How Adderall Affects the Brains of Those Who Need It and the Brains of Those Who Don’t

Prescription stimulants like Adderall are most often prescribed in the treatment of attention deficit hyperactivity disorder (ADHD). Adderall (dextroamphetamine-amphetamine) and other prescription drugs such as Ritalin (methylphenidate) can help people with ADHD to feel more focused. Unfortunately, illicit use of Adderall has become far too common, especially among high school and college students who look to the “study drug” for enhanced performance, but do not realize the dangers of misuse.

What is Adderall Used For?

As we mentioned before, Adderall is most commonly prescribed for the treatment of ADHD. Individuals diagnosed with ADHD are unable to focus on tasks, often cannot sit still, and may be impulsive. Adderall offers relief from these symptoms, helping those with ADHD to focus their minds and bodies and control impulsivity. The only other FDA-approved indication of Adderall is for the treatment of narcolepsy.

Since college and high school students under intense pressure are often looking to increase attention and wakefulness so that they can cram for exams or pull an “all-nighter,” many turn to Adderall, which can be very dangerous when it is not prescribed for a medical condition. Those interested in weight loss may also misuse Adderall, as it can cause a decrease in appetite.

How Does Adderall Affect the Brain?

Individuals with ADHD usually have lower levels of dopamine, which is a chemical released in the brain that makes you feel good. This lack of dopamine causes people with ADHD to constantly seek stimulation. Adderall works by increasing levels of dopamine, serotonin, and norepinephrine, thus bringing the brain from a state of overstimulation to a normal state of stimulation.

But what does Adderall do to the “typical” person who does not have ADHD? For a person starting out with normal levels of dopamine, they may feel a state of euphoria, increased wakefulness, and a better ability to cope with stress. Although this is certainly not recommended, this can make it easy to understand why Adderall is commonly misused by students who are feeling the pressures of exams, term papers, or sports.

Does Adderall Actually Make You Smarter?

Although Adderall use among adolescents and young adults is common in an attempt to achieve better grades, studies have shown that Adderall does not improve academic performance in those without ADHD. While it may make studying less distracting or more enjoyable, Adderall doesn’t actually make you smarter or improve cognitive function.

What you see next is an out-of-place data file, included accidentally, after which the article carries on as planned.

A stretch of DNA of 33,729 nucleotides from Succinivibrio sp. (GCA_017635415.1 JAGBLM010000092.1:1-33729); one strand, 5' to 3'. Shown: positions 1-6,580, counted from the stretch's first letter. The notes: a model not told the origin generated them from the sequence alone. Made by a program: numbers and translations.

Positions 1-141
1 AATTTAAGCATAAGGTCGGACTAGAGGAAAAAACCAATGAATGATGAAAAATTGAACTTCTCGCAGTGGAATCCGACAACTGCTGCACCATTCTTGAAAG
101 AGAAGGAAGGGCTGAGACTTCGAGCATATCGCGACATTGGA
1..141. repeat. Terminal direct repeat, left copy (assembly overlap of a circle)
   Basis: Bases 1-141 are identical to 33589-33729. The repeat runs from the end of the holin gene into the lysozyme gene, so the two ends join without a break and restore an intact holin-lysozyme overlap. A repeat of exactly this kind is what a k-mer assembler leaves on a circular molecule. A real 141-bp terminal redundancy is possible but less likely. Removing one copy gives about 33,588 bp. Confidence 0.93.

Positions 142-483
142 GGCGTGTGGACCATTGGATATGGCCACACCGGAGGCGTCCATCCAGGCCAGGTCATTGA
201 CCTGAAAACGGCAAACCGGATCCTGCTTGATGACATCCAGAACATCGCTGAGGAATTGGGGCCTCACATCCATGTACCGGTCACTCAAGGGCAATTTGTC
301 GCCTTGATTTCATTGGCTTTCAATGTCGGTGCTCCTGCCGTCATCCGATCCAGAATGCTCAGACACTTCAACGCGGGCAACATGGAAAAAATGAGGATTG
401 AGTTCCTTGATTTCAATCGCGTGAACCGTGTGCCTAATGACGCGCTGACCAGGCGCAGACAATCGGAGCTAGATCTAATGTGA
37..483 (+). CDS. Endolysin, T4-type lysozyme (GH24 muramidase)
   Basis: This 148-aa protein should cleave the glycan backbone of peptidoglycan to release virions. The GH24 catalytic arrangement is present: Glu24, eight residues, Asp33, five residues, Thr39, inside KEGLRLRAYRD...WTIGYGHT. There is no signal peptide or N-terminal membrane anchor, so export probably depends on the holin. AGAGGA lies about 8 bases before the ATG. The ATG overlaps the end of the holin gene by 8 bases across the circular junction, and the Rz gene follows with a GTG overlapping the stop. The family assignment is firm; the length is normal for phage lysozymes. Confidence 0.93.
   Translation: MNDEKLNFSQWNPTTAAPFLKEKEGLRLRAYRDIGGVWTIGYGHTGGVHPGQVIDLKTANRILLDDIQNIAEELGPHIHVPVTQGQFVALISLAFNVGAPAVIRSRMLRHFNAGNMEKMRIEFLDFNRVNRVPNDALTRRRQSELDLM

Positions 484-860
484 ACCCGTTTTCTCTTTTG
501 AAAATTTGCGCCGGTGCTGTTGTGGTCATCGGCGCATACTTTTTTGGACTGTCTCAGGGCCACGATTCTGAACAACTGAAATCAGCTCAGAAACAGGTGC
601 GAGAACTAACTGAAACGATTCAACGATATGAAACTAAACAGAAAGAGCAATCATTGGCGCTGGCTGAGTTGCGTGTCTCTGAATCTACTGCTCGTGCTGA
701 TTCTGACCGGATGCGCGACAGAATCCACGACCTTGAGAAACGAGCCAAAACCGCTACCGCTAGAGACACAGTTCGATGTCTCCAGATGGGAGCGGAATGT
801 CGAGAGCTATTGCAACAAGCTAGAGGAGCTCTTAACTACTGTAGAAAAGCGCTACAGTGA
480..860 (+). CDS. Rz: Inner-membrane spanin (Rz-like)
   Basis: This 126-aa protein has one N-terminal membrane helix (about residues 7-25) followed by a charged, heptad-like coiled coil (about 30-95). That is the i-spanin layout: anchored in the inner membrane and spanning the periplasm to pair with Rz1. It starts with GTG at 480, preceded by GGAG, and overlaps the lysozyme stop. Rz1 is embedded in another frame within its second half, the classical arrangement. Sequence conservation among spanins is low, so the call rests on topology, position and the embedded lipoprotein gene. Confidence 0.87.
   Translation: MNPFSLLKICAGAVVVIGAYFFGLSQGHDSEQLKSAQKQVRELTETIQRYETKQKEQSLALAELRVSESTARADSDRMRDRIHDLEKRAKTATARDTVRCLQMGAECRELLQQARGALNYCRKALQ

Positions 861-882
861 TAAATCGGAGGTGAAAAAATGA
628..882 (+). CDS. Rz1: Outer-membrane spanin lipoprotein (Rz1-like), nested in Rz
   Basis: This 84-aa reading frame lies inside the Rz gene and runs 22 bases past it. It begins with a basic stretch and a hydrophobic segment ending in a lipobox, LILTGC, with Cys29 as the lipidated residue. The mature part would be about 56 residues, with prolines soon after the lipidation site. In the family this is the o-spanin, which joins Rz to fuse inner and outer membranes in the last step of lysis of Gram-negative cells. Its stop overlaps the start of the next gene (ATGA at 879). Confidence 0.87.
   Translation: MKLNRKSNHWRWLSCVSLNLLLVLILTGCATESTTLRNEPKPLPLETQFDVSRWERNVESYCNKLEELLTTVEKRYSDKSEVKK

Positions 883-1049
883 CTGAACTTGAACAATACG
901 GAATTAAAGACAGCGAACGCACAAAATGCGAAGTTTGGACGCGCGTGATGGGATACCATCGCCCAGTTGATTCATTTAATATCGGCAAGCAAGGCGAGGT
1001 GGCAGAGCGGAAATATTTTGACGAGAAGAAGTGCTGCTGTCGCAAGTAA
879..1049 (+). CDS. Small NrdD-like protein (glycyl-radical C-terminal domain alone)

What are the Dangers of Misusing Adderall?

Adderall is considered safe when taken as prescribed by a physician. Taking Adderall without a prescription or taking more than prescribed is very dangerous.

Side Effects of Adderall

Prolonged misuse of Adderall increases the severity and risk of side effects, some of which may be permanent. Side effects include:

  • Decreased appetite and weight loss
  • Sleeplessness
  • Irregular or increased heart rate
  • Dry mouth
  • Digestive problems
  • Headaches
  • Anxiety
  • Depression
  • Mood swings
  • Suicidal thoughts
  • Increased risk of stroke or heart attack

Adderall Addiction

Adderall is categorized as a Schedule II controlled substance, which means that there is a high risk of addiction. When taken at high doses for a long period of time, your body builds up a tolerance, so higher and higher doses are needed to feel the desired effects.

Counterfeit Adderall

Adderall that is not obtained legally with a prescription is often counterfeit and dangerous. This means it could be cut with anything, including fentanyl or methamphetamine, which could lead to serious health complications, overdose, and even death.

Adderall Overdose and Drug Interactions

While Adderall overdose is unlikely, it is possible, especially when it is taken outside the supervision of your healthcare provider. When Adderall is taken in combination with other recreational or prescription drugs, the risk of overdose is much higher. Adderall can interact with antidepressants, cold medicines, and blood pressure medications, as well as many others. Mixing Adderall with alcohol can be very dangerous as well.

How to Safely Withdraw from Adderall

Stopping Adderall suddenly can cause serious withdrawal symptoms including loss of energy, intense cravings, panic attacks, tremors, body aches, mood swings, inability to focus, depression, mental health issues, and short-term memory loss. If you have been taking Adderall for ADHD, talk to your doctor about tapering off slowly. Prolonged use of high doses may require medical treatment and therapy.

If you or a loved one are worried about your Adderall use or fear that you may be addicted to Adderall, Caron is here to help you get the treatment you deserve. Call us today or learn more at Caron.org.

We're one call away.

We're here 24-7

Chat now.

When you're ready...

Fill out a form.